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Bandon's Founder - George Bennett

by Jim Proehl

Lord Bennett's Trip to Bandon

George Bennett His headstone in Bandon’s Averill Cemetery identifies George Bennett as “The Founder of Bandon.” As with most historical “facts,” there is truth in that epitaph, but not simple truth.

Lord Bennett’s account of his first trip to the place he helped become Bandon is an interesting piece of writing that reveals some of the character of “The Founder of Bandon.”

Writing in the royal “we,” Lord Bennett tells the story of his journey to America in 1873. “We came here from Bandon in Ireland, which we left on the 26th day of May, and landed in the capital of Coos county as previously stated, including delays in New York and San Francisco, in less than a month.”

Empire City was the county seat in 1873.

Two sons accompanied Bennett to Coos County. The young men travelled down the Coquille River a couple days ahead of their father.

Still using the “we” and “our” to refer to himself, Bennett continues his account of his journey to the coast.

“Our course was up to Judge Hall’s place and from there across the isthmus to the head of Beaver Slough. There we waited several hours for a boat. It was a lonely place, surrounded by hills, which were heavily timbered to their very summit, with gigantic spruce and fir.

“There wasn’t the twitter of a bird, or even a breeze, however light or soft, to ruffle the foliage of the salmon berry, the alder, or the willow that surrounded us.

“At last the boat came and we commenced our journey down to the Coquille. It was a little flat-bottomed affair and the boatman stood in the fore part using his paddle. With this he not only paddled the boat, but pushed it from side to side as it struck against either bank, struck against a sunken log, stuck fast in a mud bank, or butted against a beaver dam.

“Meanwhile, we had to duck our head every few minutes to prevent the overhanging brush from tearing the hair off our head, or one of the branches catching us under the chin and hoisting us overboard, deposit us in a greasy, oozy slime where we could probably remain.

“As we got further down we got into deeper and broader water and we got more courage; we asked our boatman several questions, but he seldom answered us, and when he did it was in monosyllables.

“Then we thought he looked angry at us, and we couldn’t tell for what.

“He turned round and looked sharply at us three or four times, and then the courage which we had begun to feel left us, as we felt convinced that he was only waiting for a chance to strike us on the head with that horrible paddle and having taken our money—and we had considerable with us at that time—throw us over to the numerous water rats that were swimming around, to be devoured by them at leisure.

“We became bereft of hope.

“Every look he gave us told us plainly that we were drawing nearer to our untimely end.

“If it wasn’t at this turn or bend of the river, it will surely be at the next.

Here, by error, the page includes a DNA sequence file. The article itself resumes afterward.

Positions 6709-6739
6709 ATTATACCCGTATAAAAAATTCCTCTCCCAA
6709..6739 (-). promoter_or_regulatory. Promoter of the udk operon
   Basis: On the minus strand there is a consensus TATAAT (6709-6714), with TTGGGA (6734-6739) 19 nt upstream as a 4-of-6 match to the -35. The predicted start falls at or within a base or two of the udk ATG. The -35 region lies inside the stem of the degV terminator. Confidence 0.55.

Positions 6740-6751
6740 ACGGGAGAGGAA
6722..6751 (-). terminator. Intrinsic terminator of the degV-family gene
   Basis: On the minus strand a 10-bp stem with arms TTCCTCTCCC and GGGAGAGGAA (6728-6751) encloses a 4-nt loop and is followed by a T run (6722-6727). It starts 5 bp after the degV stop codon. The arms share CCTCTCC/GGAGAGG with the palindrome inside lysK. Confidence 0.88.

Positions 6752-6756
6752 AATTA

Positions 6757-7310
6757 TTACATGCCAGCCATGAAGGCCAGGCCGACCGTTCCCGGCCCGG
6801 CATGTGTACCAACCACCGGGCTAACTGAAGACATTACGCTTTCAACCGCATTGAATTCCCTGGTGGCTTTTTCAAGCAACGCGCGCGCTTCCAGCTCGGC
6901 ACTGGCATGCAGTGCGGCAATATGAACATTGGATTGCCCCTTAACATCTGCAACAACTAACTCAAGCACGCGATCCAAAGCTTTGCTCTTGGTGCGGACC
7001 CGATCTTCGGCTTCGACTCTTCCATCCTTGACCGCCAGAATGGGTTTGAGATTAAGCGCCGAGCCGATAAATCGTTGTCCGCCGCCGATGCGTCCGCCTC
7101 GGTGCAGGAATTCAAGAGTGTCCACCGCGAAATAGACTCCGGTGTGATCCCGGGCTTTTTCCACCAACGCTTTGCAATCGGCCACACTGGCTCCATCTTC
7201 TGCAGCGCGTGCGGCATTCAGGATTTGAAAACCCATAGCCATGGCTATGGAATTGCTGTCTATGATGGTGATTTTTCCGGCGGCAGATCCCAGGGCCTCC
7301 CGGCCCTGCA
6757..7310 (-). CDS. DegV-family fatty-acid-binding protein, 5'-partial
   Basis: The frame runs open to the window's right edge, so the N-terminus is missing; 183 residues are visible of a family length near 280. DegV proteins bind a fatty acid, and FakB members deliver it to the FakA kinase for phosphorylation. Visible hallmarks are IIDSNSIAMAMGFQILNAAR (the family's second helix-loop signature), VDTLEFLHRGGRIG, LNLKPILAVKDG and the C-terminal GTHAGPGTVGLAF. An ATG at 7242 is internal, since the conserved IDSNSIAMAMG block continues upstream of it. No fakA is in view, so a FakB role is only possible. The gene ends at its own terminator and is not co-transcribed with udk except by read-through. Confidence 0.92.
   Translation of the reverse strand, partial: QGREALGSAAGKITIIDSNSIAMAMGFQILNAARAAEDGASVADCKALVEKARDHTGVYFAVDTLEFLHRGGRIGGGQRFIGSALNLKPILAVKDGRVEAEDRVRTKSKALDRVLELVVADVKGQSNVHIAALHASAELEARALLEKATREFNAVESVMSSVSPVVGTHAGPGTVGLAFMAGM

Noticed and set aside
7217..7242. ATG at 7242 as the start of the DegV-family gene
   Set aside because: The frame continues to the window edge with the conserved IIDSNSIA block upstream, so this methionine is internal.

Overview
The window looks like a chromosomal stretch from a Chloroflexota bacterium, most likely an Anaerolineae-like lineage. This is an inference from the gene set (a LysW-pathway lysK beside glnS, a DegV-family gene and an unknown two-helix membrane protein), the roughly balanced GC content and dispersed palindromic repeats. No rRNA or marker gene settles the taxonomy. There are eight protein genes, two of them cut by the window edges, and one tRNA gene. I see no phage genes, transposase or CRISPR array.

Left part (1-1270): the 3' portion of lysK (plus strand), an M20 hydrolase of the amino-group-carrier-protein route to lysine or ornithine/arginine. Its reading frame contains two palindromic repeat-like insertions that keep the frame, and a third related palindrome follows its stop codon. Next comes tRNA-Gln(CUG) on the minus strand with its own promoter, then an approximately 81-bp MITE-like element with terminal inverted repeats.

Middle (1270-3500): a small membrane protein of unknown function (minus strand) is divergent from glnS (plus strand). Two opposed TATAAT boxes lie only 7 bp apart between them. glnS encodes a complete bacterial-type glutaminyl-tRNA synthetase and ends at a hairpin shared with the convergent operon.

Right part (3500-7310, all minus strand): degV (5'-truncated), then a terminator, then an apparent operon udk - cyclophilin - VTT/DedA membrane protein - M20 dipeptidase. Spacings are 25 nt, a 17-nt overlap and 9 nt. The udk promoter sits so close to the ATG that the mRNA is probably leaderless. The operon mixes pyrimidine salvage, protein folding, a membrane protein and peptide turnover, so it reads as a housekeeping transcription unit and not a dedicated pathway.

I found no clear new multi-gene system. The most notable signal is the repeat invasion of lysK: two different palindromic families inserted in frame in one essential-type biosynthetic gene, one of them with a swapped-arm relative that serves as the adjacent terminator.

“We were unwell and felt cumbersome and heavy, and could scarcely make a move to defend ourselves.

“He was as light and agile as a wild cat or a panther.

“At last, when we had resolved to submit quietly to our fate, a thought flashed across our mind. ‘Masonry abounds in the United States. Try him; he may be a friend and brother. If he is, you are safe. If he is not, you cannot be worse than you are anyhow.’

“As he was turning round and, as we fancied, to finish us, we telegraphed Masonically.

“He started, and looked keenly at us.

“Hurrah, we’re safe, thought we, as we telegraphed again, and a faint smile glimmered over his beaming countenance.

“He telegraphed back and immediately he telegraphed a step further.

“Throwing down his paddle—yes that horrible paddle—and rushing toward us with his outstretched arms. ‘How are you brother?’ said he, as he warmly and eagerly shook us by both hands.

“We need scarcely say that we were only too glad to gratefully reciprocate the recognition. We were one at once.

“All our fears left us.

“We were under the protection of a brother Mason, and our mind was at rest.”

Having survived his first trip down the Coquille, Bennett bought a huge parcel of beachfront land, cleared a 400-acre farm, and platted a town he called “Bandon Beach” on the area near Coquille Point.

About the same time, the Averill and Dyer families were establishing a town on the riverfront. Bennett convinced the citizens to consolidate the two communities and choose the name Bandon, the name of his hometown, over the name Averill, the name of the town platted along the river.

So Lord Bennett’s title of “The Founder of Bandon” is a fact, if not the whole story.

Bennett wrote a 500-page history of Bandon—Bandon, Ireland. He was at work on his history of Bandon, Oregon when he died in 1900. The story of his first trip down the Coquille is taken from that uncompleted manuscript, which was discovered about 25 years after his death and published in a 1927 edition of the Oregon Historical Society quarterly.

He never mentions gorse, but he didn’t finish the book.